REGION — The San Diego County Board of Supervisors voted to study the feasibility of a “vote center” elections model that is increasing in popularity across the state, but with a healthy dose of skepticism from several supervisors.
The proposal, brought forward by District 4 Supervisor Nathan Fletcher, called for the registrar of voters to operate 10 all-purpose locations during the 2020 election cycle where voters could drop off mail-in ballots or cast ballots, regardless of where they live across the county, in the 15 days leading up to the election. Traditional polling places, which operate out of community centers, churches and even garages on election day, would still remain intact.
If the 2020 experiment was deemed a success, the county would study expanding the model for the 2022 election.
“We’re not suggesting we immediately go to there,” Fletcher said in an interview on KUSI-TV. “Really the only change if we are successful in 2020 is that we would add 10 of these vote centers…let folks experience it, try it out, we can learn some lessons and then we could consider doing what by then the majority of California will be doing, which is adopting it wholesale by 2022.”
Five counties statewide — Napa, Nevada, Madera, San Mateo and Sacramento — use the vote center model. According to a study conducted by UC San Diego, the five counties that implemented the vote-center model during the 2018 election cycle saw turnout increase by 4% during the primary and 3% during the general election as compared to the 2014 election cycle.
Board members voted 4-1 on July 9 to authorize the county’s chief administrative officer to conduct a feasibility study that would explore the cost, staffing, security and measures to protect against potential voter fraud. But they didn’t give the 10 centers the green light, citing the need to get the results of the study before making a decision.
“No one is saying that it is a bad idea, but we need to do it in a thoughtful and responsible and a fiscally responsible way,” board Chairwoman Dianne Jacob said. “I’d like to see the study before jumping into it. Just because other counties have done it doesn’t mean it’s good for San Diego County.”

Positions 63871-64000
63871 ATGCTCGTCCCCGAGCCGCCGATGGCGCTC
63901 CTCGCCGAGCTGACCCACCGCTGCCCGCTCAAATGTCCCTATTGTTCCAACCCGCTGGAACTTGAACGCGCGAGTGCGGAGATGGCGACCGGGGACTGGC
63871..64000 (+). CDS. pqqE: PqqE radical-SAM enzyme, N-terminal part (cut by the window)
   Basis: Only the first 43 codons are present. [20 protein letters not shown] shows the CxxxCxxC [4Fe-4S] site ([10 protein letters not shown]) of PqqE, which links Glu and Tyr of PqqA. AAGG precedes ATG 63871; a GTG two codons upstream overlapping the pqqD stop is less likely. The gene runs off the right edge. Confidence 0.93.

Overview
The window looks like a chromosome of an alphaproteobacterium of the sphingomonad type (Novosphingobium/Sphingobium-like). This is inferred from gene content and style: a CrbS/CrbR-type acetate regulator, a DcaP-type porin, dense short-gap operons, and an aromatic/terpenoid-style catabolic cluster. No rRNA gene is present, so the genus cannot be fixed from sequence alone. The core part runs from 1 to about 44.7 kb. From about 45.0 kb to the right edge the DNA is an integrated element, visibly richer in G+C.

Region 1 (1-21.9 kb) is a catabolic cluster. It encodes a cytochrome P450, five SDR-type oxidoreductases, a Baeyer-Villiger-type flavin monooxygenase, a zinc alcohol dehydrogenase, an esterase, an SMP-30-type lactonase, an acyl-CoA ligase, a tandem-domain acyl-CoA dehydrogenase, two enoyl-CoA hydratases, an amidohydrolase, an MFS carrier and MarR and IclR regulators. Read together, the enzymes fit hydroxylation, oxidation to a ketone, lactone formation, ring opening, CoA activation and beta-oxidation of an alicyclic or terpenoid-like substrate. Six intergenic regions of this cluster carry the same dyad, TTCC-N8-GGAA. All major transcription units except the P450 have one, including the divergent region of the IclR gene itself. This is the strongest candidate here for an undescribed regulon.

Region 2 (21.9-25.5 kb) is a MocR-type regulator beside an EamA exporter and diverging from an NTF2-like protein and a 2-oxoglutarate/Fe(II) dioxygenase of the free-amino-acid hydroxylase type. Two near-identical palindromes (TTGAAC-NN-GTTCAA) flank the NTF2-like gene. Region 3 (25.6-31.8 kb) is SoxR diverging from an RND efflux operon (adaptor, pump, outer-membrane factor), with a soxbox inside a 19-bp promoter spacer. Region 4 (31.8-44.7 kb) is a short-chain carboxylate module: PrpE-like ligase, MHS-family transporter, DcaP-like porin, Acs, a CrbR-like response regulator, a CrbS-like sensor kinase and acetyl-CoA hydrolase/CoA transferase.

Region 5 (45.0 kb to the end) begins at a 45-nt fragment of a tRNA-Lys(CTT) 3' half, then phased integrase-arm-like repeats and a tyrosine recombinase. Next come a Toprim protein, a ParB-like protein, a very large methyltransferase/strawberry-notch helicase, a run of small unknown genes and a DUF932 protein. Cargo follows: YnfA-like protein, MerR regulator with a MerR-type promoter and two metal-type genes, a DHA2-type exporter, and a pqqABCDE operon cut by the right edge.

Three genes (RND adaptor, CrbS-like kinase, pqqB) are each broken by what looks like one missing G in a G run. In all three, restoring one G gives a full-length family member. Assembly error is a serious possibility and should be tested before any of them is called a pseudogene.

District 5 Supervisor Jim Desmond voted against the proposal and voiced his opposition to the vote center model, which he said would potentially disenfranchise voters in rural and unincorporated areas.
“It will provide more convenience and opportunity to that population (living near the vote centers) rather than to the farmers, ranchers or people who choose to or can’t afford to live near the voting centers,” Desmond said. “I think keeping polling places in neighborhoods is important for easy access to the polls for everyone.”
District 3 Supervisor Kristin Gaspar, who also espoused her affinity for the traditional polling-place model — which she said gives neighbors a chance to interact — said she wanted the county to also study the feasibility of conducting an independent audit of the county’s voter registration rolls. Her request was included in the measure.
Siding with Fletcher, District 1 Supervisor Greg Cox endorsed the model, which he said he believed would expand voter turnout by giving voters more options and making it more convenient for voters who filled out a ballot in error. Under the current system, they would have to drive to the registrar of voters in Kearny Mesa. In the vote center model, they would be able to correct those mistakes at the one-stop shop.